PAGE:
Friday, December 9, 2016

BC Ferries Pilot Project Reduces Vessel Energy Consumption

By Mark Edward Nero

On Dec. 6, BC Ferries released the results of a pilot project that reduced the energy consumption of the passenger vessel Queen of Oak Bay by the equivalent of 30 sailings.

The process initially started in 2013 with an audit to assess electrical energy usage. In a follow up project through to 2015, BC Ferries partnered in the development and demonstration of an energy optimization software tool. This software was deployed to collect and manage electricity data for more than 20 areas on board the ship and provided generator metrics as well. The benefits of the initiative, BC Ferries says, were a reduction in fuel consumption, cost and associated carbon emissions, as well as improved asset life and reduced maintenance costs.

Since the initial energy audit, a number of initiatives have been implemented, including:

• Installation of variable delivery pumps to improve the efficiency of steering hydraulics, resulting in an estimated savings of 38,000 kWh per year;

• Variable Frequency Drives (VFDs) to improve control of accommodation fans, estimated to save about 200,000 kWh annually;

• Replacement of car deck lighting with more efficient LEDs, likely to save over 115,000 kWh per year, and;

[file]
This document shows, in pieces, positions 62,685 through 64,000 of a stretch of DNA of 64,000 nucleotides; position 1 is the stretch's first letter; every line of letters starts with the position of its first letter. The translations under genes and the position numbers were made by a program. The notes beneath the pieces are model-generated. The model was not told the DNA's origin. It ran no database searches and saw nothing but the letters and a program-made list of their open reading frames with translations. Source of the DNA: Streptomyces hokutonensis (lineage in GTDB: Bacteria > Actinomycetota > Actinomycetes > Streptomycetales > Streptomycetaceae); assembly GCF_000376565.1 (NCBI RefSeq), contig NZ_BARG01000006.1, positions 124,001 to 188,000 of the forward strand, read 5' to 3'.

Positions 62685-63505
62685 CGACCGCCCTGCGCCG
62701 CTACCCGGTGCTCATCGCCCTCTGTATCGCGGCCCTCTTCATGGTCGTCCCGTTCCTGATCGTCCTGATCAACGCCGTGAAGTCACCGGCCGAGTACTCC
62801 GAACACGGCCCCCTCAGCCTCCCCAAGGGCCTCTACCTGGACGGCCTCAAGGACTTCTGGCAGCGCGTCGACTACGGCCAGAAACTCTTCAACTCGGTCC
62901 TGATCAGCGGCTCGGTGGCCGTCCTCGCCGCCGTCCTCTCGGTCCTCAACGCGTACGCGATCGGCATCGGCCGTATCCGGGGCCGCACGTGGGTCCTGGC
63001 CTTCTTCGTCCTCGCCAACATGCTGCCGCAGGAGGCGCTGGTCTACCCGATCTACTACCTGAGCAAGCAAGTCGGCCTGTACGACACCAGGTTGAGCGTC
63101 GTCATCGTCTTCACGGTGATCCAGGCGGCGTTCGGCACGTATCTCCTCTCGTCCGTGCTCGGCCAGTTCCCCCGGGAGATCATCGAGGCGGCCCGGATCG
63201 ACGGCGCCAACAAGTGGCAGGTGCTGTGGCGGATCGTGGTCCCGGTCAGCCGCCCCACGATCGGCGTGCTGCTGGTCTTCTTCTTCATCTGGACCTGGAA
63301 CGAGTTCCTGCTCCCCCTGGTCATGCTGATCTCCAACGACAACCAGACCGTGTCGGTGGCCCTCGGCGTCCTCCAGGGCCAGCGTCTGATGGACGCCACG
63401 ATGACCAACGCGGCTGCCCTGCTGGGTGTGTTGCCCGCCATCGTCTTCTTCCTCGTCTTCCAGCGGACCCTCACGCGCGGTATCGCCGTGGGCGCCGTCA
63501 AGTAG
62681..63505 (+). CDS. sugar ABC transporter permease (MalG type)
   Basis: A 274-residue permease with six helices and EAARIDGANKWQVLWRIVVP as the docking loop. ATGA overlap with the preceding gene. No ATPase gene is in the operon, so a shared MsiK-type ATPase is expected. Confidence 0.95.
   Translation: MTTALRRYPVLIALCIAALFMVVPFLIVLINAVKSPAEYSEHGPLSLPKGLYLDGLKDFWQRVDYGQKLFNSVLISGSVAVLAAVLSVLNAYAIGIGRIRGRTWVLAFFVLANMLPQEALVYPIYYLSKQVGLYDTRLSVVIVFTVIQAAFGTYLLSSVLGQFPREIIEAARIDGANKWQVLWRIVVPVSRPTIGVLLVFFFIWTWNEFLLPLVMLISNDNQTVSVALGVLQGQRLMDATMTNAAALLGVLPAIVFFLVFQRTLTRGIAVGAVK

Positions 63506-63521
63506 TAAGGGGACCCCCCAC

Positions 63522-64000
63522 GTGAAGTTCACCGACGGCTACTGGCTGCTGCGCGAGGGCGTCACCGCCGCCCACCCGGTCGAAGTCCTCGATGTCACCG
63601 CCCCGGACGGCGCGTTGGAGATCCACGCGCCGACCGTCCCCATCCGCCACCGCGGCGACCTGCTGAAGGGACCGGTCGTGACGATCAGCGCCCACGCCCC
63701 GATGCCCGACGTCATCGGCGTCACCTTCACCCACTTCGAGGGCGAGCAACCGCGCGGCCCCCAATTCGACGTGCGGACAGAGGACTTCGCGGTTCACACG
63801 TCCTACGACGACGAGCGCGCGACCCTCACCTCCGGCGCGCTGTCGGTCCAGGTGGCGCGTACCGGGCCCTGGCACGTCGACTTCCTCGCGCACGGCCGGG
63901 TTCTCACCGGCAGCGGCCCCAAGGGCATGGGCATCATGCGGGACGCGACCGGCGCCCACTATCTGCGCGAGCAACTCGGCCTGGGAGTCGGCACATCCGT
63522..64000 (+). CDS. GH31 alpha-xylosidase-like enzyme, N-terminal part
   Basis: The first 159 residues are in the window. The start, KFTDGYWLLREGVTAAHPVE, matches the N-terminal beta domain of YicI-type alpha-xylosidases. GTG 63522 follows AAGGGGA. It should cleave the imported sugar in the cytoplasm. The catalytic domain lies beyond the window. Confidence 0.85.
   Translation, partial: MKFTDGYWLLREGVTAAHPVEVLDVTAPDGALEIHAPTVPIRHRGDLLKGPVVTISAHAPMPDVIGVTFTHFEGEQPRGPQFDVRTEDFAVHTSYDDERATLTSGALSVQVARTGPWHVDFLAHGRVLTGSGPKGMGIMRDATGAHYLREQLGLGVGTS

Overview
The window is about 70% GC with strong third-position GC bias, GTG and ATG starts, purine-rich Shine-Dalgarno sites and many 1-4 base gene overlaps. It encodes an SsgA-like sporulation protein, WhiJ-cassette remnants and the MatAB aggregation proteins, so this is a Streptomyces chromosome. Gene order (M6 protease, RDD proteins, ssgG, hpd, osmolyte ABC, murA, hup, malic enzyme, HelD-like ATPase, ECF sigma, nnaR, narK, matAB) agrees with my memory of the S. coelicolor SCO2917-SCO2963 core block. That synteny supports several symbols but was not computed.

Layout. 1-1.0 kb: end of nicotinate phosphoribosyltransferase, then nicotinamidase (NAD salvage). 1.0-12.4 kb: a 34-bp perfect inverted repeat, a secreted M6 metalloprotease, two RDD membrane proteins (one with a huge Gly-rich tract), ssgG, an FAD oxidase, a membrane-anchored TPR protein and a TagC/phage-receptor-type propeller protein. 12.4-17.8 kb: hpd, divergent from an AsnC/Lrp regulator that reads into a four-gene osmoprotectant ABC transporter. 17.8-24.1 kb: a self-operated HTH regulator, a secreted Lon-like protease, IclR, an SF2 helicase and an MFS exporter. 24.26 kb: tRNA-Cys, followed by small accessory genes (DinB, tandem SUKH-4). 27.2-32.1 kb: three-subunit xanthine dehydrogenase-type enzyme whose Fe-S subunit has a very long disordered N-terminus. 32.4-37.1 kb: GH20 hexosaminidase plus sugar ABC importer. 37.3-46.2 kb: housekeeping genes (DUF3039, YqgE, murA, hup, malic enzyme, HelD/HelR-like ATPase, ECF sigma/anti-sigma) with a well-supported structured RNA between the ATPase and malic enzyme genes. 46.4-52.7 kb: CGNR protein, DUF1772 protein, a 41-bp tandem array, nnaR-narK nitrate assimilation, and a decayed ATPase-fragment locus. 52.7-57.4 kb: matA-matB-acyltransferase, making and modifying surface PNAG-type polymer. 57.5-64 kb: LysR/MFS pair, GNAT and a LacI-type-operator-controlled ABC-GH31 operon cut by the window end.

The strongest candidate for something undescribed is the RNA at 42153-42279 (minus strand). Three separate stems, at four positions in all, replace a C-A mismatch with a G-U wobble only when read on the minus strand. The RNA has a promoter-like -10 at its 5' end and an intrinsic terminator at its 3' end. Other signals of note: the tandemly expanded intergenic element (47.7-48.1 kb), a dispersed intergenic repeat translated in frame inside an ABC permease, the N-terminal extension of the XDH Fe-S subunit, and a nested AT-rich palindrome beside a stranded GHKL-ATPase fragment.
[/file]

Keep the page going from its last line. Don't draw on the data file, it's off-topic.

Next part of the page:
• Additional projects, including air conditioning plant upgrades and solar film coating for windows.

BC Ferries says consumption reductions from the above initiatives are being monitored in the new software and are on target for a reduction of more than 272 tons of CO2 emissions, equivalent to removing about 57 passenger vehicles per year.

The company also said similar measures will be rolled out to other existing vessels where possible and that energy efficiency measures can be designed into new build vessels.

This project, which was supported by Transport Canada and is a joint initiative with 3GA Marine, Clearlead Consulting and Panevo Services, had an objective to develop and demonstrate a Ship Service Energy Optimization software tool that would provide an audit function to determine major ship service power consumers and enable an optimization function from both a technological and operational perspective, thereby reducing emissions.

“Thanks to the Transport Canada-sponsored initiative and deployment of the new energy software, not only can we actively measure energy usage, we can also put control variables in place across the system to ensure savings,” BC Ferries’ Vice President of Engineering Mark Wilson said.